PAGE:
// on successful jwt validation attach UserId to context
                context.Items["UserId"] = UserId;
            }
            catch
            {
                // if jwt validation fails then do nothing 
            }
        }

    }
}

Above is a custom JWT middleware that will validate the JWT token in the request “Authorization” header if it exists.

if JWT validation gets success then the middleware retrieves the associated UserId from the JWT token which we generated and assigns it to context.Items[“UserId”], this makes the current UserId available to any other code running within the current request scope. later we will use this in a custom authorize attribute.

 

Check Validated Token with Custom Authorize Attribute

using Microsoft.AspNetCore.Http;
using Microsoft.AspNetCore.Mvc;
using Microsoft.AspNetCore.Mvc.Filters;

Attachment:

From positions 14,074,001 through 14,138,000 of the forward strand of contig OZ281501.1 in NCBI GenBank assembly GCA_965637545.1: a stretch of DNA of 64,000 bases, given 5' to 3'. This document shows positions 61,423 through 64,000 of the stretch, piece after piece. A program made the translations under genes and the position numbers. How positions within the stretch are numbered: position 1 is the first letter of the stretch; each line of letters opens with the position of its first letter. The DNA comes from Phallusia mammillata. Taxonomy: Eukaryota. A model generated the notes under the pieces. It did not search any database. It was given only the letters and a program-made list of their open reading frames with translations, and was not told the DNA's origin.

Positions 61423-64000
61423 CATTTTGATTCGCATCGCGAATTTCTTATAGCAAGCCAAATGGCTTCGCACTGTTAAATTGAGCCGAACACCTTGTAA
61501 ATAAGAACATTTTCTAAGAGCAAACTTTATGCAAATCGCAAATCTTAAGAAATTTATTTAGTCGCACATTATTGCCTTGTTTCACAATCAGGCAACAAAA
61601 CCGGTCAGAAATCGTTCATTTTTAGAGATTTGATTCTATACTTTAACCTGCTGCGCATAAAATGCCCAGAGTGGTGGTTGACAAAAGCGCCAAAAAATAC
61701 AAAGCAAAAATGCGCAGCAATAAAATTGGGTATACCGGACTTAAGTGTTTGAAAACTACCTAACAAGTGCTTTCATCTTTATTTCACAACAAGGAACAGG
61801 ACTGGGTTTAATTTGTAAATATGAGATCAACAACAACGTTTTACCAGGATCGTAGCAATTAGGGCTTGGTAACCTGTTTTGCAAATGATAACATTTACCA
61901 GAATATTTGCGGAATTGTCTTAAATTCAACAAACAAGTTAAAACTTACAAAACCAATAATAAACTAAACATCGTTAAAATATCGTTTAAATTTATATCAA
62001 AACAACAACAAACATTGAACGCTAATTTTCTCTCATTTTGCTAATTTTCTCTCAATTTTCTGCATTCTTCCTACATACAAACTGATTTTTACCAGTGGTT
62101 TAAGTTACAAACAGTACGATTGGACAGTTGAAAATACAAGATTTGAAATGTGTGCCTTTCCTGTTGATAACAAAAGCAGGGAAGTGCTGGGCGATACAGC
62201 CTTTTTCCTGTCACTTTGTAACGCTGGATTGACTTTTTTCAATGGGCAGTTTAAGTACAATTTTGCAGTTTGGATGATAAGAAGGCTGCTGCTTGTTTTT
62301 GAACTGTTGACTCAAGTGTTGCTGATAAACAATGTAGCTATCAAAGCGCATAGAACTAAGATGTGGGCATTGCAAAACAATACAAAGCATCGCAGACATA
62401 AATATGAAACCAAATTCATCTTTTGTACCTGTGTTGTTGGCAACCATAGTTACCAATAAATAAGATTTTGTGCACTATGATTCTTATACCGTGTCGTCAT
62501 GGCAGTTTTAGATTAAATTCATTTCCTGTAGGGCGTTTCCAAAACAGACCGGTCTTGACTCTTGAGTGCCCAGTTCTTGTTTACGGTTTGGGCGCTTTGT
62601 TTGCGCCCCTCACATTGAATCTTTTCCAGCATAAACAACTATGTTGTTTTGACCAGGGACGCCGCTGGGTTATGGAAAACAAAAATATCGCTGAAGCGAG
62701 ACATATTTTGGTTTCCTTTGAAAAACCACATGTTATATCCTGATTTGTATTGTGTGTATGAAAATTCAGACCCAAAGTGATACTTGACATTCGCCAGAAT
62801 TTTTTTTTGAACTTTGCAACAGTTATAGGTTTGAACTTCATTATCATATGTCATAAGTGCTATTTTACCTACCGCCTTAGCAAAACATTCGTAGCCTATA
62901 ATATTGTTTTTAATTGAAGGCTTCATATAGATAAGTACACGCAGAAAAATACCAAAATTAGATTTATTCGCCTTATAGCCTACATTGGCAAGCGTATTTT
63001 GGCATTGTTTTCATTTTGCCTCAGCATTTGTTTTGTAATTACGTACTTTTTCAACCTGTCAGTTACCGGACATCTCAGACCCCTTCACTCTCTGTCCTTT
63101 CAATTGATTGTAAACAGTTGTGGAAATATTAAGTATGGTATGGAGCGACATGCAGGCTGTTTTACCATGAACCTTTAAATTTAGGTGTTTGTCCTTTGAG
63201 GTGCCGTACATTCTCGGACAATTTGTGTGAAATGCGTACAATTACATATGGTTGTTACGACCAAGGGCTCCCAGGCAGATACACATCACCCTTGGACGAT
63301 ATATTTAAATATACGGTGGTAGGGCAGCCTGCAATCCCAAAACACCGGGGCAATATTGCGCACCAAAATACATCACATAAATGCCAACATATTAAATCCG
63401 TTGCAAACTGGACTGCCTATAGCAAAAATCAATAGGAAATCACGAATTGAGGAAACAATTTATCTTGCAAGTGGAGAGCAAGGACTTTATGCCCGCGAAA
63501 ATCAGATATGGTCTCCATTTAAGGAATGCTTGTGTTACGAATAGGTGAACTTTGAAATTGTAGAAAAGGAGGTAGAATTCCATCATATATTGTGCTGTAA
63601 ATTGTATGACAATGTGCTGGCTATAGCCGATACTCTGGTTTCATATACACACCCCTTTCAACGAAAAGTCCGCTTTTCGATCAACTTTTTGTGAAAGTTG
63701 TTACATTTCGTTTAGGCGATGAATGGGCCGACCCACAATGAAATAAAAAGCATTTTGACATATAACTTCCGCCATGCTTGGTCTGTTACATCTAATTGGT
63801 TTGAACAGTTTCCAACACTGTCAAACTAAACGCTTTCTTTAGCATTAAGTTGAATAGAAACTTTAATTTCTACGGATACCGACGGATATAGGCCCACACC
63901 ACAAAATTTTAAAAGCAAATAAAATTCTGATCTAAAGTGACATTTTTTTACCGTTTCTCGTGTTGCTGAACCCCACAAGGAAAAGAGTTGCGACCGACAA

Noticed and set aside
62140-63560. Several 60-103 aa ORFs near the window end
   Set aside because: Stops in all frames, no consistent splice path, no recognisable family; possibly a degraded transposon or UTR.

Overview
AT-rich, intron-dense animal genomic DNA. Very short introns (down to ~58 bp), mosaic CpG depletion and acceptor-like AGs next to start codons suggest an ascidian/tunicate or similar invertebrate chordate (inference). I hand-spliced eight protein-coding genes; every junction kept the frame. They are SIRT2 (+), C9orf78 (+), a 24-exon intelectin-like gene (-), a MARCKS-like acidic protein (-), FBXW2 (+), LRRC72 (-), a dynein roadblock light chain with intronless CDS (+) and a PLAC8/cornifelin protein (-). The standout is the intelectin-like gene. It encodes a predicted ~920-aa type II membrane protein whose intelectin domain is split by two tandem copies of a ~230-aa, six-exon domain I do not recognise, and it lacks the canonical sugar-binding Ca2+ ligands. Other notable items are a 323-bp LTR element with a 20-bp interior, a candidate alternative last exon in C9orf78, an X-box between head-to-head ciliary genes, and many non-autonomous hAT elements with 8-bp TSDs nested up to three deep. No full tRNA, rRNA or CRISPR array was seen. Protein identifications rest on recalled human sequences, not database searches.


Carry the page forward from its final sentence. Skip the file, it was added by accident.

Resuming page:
using System;

namespace JwtDemoAPI.Helpers
{
    [AttributeUsage(AttributeTargets.Class | AttributeTargets.Method)]
    public class AuthorizeAttribute : Attribute, IAuthorizationFilter
    {

        public void OnAuthorization(AuthorizationFilterContext context)
        {
            var UserId = context.HttpContext.Items["UserId"];
            if (UserId == null)
            {
                // not logged in
                context.Result = new JsonResult(new { message = "Unauthorized" }) { StatusCode = StatusCodes.Status401Unauthorized };
            }
        }
    }
}

Above is a basic custom authorize attribute which will check if the above custom JWT middleware succeeded by checking if an UserId was attached to the current HTTP context for the request (context.HttpContext.Items[“UserId”]).

it will simply check that if UserId exists in context.HttpContext.Items[“UserId”] if not then it will Unauthorize the request.

 

ASP.NET Core Startup Class

in startup class, we need to add UseMiddleware for adding custom JWT auth middleware.

following is Startup.cs, in theConfigureServices method we need to add custom JWT auth middleware.

using System;